Swat activist receives International Women of Courage Award

Published: March 6, 2015
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Tabassum Adnan. PHOTO: USA TODAY

Tabassum Adnan. PHOTO: USA TODAY

WASHINGTON DC: After Malala Yousafzai claimed the title of the youngest ever Nobel Peace Prize winner, Swat valley has yet another feather to add to its cap. 

Tabassum Adnan , founder of her NGO Khwendo Jirga, or Sister’s Council, a women-only jirga was awarded the 2015 Secretary of State’s International Women of Courage Award in recognition of her services of women’s rights.

According to a US Department of State press release, Deputy Secretary Heather Higginbottom presented 10 extraordinary women from 10 countries with the 2015 Secretary of State’s International Women of Courage Award Thursday night.

Deputy Secretary Higginbottom presented the awards at a special ceremony on Friday afternoon at the US Department of State.

Read: Defying offs: Pakistan’s first female jirga to represent women in Swat

A victim of child marriage, Adnan was married when she was 13-years-old. After suffering 20 years of physical and mental abuse, Adnan divorced her husband, which made her lose her children, home, and money.

Later she started the NGO, Khwendo Jirga, a first of its kind women-only jirga, where women meet weekly to discuss issues such as honour killings, acid attacks, and swara, or giving women as compensation for crimes.

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The jirga brought awareness to women’s security, their right to vote and offers free legal help to victims of violence.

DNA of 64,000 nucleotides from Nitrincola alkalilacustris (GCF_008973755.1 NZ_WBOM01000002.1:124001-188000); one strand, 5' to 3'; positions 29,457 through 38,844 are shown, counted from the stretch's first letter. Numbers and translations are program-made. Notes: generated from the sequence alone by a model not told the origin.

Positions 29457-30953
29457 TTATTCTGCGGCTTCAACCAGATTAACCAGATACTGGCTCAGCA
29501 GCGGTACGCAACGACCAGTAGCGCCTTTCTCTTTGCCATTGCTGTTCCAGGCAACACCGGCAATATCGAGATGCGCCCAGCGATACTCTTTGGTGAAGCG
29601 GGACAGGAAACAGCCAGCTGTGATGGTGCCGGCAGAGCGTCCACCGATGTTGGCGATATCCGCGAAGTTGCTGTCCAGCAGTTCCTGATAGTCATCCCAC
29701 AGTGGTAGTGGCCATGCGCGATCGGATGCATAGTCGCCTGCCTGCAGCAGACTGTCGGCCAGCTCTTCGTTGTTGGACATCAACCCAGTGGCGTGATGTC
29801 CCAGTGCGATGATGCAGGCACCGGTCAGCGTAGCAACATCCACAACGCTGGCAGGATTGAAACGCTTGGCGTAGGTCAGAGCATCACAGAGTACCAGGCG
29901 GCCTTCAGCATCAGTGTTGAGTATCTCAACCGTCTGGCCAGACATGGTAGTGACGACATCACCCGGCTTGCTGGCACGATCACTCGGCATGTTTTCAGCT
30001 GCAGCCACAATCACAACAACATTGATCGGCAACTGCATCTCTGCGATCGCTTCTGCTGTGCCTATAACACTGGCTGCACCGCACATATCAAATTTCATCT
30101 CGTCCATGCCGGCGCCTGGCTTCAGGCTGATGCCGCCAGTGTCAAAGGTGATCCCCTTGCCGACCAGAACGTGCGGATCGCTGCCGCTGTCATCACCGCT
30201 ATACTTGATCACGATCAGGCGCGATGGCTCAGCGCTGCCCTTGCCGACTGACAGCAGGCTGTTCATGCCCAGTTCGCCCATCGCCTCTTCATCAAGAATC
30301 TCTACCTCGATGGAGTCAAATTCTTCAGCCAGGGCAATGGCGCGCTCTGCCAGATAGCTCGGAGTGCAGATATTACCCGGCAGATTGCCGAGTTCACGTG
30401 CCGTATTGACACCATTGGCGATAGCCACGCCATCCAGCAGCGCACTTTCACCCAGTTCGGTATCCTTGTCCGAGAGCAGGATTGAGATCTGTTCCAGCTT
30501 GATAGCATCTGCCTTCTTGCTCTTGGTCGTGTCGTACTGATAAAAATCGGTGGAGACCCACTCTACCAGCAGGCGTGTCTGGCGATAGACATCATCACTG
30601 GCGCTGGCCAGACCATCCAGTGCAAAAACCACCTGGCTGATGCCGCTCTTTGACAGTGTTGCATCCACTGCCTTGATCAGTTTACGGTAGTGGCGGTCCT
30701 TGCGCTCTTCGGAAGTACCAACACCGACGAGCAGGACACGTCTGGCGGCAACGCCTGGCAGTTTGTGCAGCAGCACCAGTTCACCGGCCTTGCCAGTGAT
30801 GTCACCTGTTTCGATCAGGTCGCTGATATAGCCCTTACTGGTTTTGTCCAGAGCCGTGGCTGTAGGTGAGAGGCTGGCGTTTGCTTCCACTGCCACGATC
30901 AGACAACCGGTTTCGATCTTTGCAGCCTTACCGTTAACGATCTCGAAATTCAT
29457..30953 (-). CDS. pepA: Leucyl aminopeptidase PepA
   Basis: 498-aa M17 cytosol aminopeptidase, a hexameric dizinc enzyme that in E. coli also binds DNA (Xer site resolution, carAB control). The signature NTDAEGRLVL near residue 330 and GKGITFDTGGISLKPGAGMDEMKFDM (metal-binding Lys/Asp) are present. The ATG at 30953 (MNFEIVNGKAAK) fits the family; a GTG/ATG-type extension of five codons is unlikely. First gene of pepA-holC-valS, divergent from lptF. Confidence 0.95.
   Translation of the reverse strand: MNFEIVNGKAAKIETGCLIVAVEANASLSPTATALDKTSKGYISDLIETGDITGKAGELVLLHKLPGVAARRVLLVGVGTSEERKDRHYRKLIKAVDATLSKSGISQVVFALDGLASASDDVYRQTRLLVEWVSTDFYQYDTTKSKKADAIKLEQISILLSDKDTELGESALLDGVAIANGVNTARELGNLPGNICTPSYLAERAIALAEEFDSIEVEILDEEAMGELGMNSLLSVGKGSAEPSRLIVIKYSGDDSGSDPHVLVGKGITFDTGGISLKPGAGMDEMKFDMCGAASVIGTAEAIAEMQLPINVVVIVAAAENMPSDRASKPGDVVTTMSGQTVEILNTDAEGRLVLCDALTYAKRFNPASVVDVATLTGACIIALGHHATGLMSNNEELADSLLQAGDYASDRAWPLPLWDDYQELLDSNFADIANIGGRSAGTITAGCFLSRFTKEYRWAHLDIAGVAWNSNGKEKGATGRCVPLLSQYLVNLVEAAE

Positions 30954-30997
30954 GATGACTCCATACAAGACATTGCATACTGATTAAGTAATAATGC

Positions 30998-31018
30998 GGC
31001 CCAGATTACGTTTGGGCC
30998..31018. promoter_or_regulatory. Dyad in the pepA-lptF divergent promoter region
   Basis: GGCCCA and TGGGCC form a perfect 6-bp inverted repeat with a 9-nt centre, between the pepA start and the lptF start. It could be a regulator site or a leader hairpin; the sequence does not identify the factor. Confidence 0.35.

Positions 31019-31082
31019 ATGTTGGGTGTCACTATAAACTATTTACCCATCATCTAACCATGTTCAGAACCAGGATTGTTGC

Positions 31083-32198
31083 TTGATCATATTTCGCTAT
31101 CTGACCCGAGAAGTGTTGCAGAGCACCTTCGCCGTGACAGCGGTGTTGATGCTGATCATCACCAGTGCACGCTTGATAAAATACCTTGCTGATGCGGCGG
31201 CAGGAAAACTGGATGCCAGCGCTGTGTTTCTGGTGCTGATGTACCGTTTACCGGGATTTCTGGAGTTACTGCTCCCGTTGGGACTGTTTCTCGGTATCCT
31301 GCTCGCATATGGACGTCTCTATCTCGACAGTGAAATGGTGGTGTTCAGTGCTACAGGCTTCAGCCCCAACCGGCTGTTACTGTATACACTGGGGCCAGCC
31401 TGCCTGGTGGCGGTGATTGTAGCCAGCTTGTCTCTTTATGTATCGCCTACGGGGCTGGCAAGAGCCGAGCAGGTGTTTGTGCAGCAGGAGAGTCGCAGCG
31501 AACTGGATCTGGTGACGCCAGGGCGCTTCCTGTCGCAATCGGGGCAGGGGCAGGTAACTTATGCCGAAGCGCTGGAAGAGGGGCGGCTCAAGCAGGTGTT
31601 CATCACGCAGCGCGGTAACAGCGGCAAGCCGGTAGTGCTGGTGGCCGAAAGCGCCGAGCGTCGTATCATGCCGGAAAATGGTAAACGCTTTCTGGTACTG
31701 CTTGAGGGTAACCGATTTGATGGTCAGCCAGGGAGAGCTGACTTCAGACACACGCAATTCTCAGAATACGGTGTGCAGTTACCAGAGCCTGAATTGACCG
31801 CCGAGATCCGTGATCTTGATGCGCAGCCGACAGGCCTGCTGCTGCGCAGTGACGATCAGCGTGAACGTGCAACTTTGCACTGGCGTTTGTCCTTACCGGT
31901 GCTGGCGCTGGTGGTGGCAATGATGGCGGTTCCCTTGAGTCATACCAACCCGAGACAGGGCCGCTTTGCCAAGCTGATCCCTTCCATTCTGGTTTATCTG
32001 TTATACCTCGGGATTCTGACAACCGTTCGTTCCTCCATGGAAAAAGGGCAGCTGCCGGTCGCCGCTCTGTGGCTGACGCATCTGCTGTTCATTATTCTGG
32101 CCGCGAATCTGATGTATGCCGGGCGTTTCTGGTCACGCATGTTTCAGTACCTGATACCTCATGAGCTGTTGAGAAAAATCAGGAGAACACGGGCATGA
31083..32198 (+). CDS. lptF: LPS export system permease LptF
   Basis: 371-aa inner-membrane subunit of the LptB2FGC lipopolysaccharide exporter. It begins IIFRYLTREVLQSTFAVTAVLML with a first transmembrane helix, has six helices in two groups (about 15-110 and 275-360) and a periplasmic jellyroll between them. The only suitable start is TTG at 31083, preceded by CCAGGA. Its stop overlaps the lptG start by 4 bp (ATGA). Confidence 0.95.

Read: Significance of the female jirga

The Secretary of State’s International Women of Courage Award recognises women around the globe who have demonstrated exceptional courage and leadership in advocating for peace, justice, human rights, gender equality and women’s empowerment, often at great personal risk.

The award was launched in 2007, and since then, has been given to 86 women from more than 50 different countries.

“This year’s recipients reflect women’s roles as agents of change and leaders in many of the crises and challenges facing the world today, from countering violent extremism to promoting security and recovery from the Ebola Virus Disease,” said the press release.

Other women who won the award included:

1.  Nadia Sharmeen, journalist, women’s rights activist (Bangladesh)

2. Rosa Julieta Montaño Salvatierra, Founder and Director, Oficina Jurídica para la Mujer (Bolivia)

3. May Sabe Phyu, Director, Gender Equality Network (Burma)

4. Béatrice Epaye, President, Fondation Voix du Coeur (Central African Republic)

5. Marie Claire Tchecola, nurse, Ebola survivor and activist (Guinea)

6.. Sayaka Osakabe, Founder and Representative, Matahara Net (Japan)

7. Arbana Xharra, Editor-in-Chief, Zeri (Kosovo)

8. Majd Chourbaji, External Relations Director, Women Now for Development Centers (Syria)

9. Captain Niloofar Rahmani, Afghan Air Force (Afghanistan)

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